Commish bets on cops to snare fugitives
Denying that Jamaica’s porous borders have created a safe haven for international criminals and suspects, Police Commissioner Major General Antony Anderson said on Sunday that an intelligence-driven operation led to the apprehension of former Haitian Senator John Joel Joseph.
The politician, who was listed as a key suspect in the July 7 slaying of former Haitian President Jovenel Moise, was picked up in St Elizabeth on Friday.
His wife and two children have also been detained in relation to immigration breaches.
“The fact that our intelligence led us to apprehending them suggests that it’s not really a safe place for people to flee to because we’ll find them if they come here,” Anderson told journalists during a press conference held at the Office of the Prime Minister in St Andrew.
Joseph’s apprehension comes almost two weeks after the deportation of former Colombian soldier Mario Antonio Palacios Palacios, another key suspect in Moise’s assassination who was arrested in central Jamaica last October.
Anderson insisted that Jamaica is not “unique” to illegal entry of foreigners, noting that people will be able to “slip in if they have enough money”.
Referencing drugs-for-guns smuggling between Haiti and Jamaica that features prominently in the southern parishes of the island, Anderson said there are dealers who have family on both sides because of the extent of the illicit trade.
Joseph is said to have arrived on the island by boat in December and was holed up at a dwelling in Warminster in the parish.
“We also have other points, other directions and vectors where persons enter Jamaican waters and space,” said the commissioner, who added that the Jamaica Defence Force has been working to prevent the frequency with which people enter the country illegally by boat.
“One or two will come in, but if they do get in, our intelligence largely will point us in the direction of where they are, so we’ll be able to apprehend them.”
Jamaica has more than 140 informal ports of entry.
United States agents based at its Kingston Embassy are believed to have played a major role in the detention of Joseph. The embassy has declined comment.
When asked, earlier this month, about America’s role in Palacios’ detention, spokesperson at the US Embassy in Kingston, Bobby Adelson, told The Gleaner that Washington remained a strong partner with Jamaica, especially on issues of security.
“We will continue to work with Jamaican authorities to combat transnational organised crime, curb illicit trafficking, and improve citizen security,” Adelson said then.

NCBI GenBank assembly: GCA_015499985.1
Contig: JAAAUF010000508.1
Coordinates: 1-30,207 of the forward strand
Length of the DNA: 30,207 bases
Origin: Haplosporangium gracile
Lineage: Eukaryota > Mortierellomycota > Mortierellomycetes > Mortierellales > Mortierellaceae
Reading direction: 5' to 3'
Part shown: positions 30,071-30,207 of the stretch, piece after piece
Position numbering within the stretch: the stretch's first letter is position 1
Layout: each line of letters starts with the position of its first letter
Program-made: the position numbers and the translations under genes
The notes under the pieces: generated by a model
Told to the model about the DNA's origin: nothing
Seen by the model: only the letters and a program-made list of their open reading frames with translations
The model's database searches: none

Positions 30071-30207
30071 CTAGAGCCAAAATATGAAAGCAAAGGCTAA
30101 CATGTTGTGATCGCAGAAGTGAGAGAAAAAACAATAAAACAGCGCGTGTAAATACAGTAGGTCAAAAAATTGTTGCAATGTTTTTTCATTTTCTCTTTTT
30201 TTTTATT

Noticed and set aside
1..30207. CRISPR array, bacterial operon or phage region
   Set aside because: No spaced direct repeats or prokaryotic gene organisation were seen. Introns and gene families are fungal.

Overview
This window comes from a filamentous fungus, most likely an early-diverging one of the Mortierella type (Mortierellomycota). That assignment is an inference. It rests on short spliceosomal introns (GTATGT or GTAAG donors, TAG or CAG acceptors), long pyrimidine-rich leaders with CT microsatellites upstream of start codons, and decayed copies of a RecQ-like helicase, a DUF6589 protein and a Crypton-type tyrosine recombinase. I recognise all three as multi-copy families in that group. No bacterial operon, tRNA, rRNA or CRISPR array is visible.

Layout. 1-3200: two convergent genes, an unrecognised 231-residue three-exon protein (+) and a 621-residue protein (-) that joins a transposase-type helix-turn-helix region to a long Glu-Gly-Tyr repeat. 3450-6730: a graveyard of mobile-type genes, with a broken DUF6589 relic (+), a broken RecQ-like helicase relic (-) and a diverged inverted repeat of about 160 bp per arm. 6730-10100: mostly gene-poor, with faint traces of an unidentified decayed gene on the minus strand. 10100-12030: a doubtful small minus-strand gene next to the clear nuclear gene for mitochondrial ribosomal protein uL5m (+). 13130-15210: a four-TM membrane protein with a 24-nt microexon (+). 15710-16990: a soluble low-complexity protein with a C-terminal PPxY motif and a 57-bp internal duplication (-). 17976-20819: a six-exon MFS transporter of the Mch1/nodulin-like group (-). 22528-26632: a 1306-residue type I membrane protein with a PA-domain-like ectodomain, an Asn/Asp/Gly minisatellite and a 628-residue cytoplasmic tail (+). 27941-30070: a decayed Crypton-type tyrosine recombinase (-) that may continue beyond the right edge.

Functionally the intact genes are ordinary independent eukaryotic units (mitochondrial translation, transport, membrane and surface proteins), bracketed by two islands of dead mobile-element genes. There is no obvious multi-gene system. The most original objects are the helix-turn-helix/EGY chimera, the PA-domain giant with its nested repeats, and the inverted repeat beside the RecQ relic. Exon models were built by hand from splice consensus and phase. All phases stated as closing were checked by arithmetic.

Palacios’ deportation to Colombia was intercepted by US authorities, who escorted him from Panama to Florida, where he was charged with conspiracy to commit murder or kidnapping outside of the US and with providing material support, resulting in death, among other things.
Last Friday, the police commissioner told The Gleaner that there are “significant intelligence assets” assisting the Jamaica Constabulary Force (JCF).
“We have intelligence assets that aren’t even known in the force or to the force. Our intelligence network is widespread,” he said.
Prime Minister Andrew Holness, too, touted the current force as “far more intelligence-based than anytime ever”.
“What you’re seeing now is a direction of resources into our security apparatus that gives us domain control on land and at sea to the point where if you believe you’re going to enter Jamaica illegally and stay here, you have another thing coming,” he said at Sunday’s press conference.
“We have demonstrated the ability to now interdict boats with guns coming in from other jurisdictions and we have demonstrated the capability to interdict fugitives from other jurisdictions,” the prime minister said.
Meanwhile, Director of Public Prosecutions Paula Llewellyn told The Gleaner that it is early days on judicial matters concerning Joseph.
She said that her office has not yet received any information from the Government or its Haitian counterpart.
“We will see what the future holds,” she said.
Moïse was murdered at his private residence overlooking Port-au-Prince. He was reportedly tortured and shot 12 times. His wife was wounded.